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Three years of practicing Intensity Modulated Radiation Therapy (IMRT) in a war-torn country – 1st report from an Iraqi institution

Jun 23, 2017, 10:50 AM


Layth Yahya Mula-Hussain (Zhianawa Cancer Center - Kurdistan Board for Medical Specialties) Shwan Ali (Zhianawa Cancer Center)


Background: Intensity Modulated Radiation Therapy (IMRT) is one of the modern radiotherapy (RT) techniques after the 3-Dimentional Conformal Radiation Therapy (3D-CRT) that became available early 2000s in the developed countries. Iraq, a war-torn country since 1980s, is a developing country where many of the civil services had been affected, including the health sector in general and the cancer care in particular. In spite of all the challenges, IMRT was started in this nation in April 2013 and it is still running. Although the fact that this report is primitive on its type, but the authors thought that it might be of interest to the RT community in the developing countries. Methods: Descriptive report of the patients who received IMRT in Zhianawa Cancer Center (ZCC) in Sulaymaniyah city, the only IMRT facility in Iraq since 2013. Results: A total number of 38 patients was treated with IMRT during the period of April 2013 through June 2016, with an average of one patient per month. 97% of the patients were planned for curative intent; 40% are from other Iraqi governorates and 32% were females; Age range was 8-76 year (mean of 46.3 year old) and 24% are in the pediatric age range (8-17 year). 90% are with head and neck cancers (mainly nasopharyngeal carcinoma) with just two patients with prostate cancer, one with chest wall sarcoma and one with brain metastasis for palliative re-irradiation. Among those in follow-up (31 in total, with a mean follow-up period of 2 years), 22 patients are in complete remission (71%). Conclusions: In spite of the great shortage in RT machines, IMRT successfully launched in Iraq in April 2013. A total of 38 patients got this service in ZCC for free, from different Iraqi cities. This low number of patients is due to the huge work-load of patients and very long waiting time in ZCC and the fact that IMRT is more time-consuming in comparison with the 3D-CRT service, the reason that led us to be very careful in selecting those who are in absolute need to IMRT. Most of our patients are of advanced head and neck cancers. Further reports will be required to fully understand the outcomes of this new service in Iraq. Attention to increase the machines in this war-torn country is important to expand the IMRT service to other centers.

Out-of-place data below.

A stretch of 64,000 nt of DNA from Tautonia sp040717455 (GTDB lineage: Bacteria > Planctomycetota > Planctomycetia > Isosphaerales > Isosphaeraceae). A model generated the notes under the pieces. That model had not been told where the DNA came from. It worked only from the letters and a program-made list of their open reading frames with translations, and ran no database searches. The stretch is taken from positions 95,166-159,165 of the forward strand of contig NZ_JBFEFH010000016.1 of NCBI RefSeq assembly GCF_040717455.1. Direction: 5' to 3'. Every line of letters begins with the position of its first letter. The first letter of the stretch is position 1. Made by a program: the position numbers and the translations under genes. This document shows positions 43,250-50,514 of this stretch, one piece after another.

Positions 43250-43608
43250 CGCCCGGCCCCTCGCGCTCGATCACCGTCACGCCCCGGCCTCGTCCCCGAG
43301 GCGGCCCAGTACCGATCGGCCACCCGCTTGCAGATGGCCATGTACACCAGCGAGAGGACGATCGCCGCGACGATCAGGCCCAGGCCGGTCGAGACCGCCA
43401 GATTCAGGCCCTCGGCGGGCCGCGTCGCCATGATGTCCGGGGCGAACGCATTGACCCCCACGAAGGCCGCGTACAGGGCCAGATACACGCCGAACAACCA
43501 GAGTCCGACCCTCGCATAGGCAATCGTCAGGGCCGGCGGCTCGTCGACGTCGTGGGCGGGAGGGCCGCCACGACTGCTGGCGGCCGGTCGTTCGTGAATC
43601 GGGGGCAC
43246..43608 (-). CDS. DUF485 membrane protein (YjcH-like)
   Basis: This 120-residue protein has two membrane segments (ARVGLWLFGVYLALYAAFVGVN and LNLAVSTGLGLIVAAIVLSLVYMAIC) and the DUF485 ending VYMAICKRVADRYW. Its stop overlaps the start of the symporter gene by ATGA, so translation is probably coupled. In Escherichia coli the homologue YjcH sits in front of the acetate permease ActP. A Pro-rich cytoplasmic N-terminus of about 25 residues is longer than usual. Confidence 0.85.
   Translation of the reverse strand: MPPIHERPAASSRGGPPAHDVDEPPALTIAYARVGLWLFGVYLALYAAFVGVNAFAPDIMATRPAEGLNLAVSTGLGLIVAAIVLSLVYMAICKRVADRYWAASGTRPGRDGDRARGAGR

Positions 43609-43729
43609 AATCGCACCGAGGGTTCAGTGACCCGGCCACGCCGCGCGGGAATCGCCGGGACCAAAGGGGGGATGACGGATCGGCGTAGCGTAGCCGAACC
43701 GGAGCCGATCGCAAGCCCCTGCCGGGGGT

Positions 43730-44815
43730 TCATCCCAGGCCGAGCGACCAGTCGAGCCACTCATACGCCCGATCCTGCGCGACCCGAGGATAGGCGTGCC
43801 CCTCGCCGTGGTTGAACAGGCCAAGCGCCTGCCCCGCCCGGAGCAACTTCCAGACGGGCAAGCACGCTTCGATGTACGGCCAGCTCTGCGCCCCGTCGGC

Country Iraq
Institution Radiation Oncology Program, Zhianawa Cancer Center – Kurdistan Board for Medical Specialties, Sulaymaniyah, Kurdistan, Iraq.

Primary authors

Kamaran A. Mohammad (Zhianawa Cancer Center) Layth Yahya Mula-Hussain (Zhianawa Cancer Center - Kurdistan Board for Medical Specialties)


Ali H. Gendari (Zhianawa Cancer Center) Bamo M. Muhsin (Zhianawa Cancer Center) Hawbir O. Ghafour (Zhianawa Cancer Center) Hunar Hassan (Zhianawa Cancer Center) Jalil S. Ali (Zhianawa Cancer Center) Sazgar Majid (Zhianawa Cancer Center) Shwan Ali (Zhianawa Cancer Center) Zarean Saeed

Presentation materials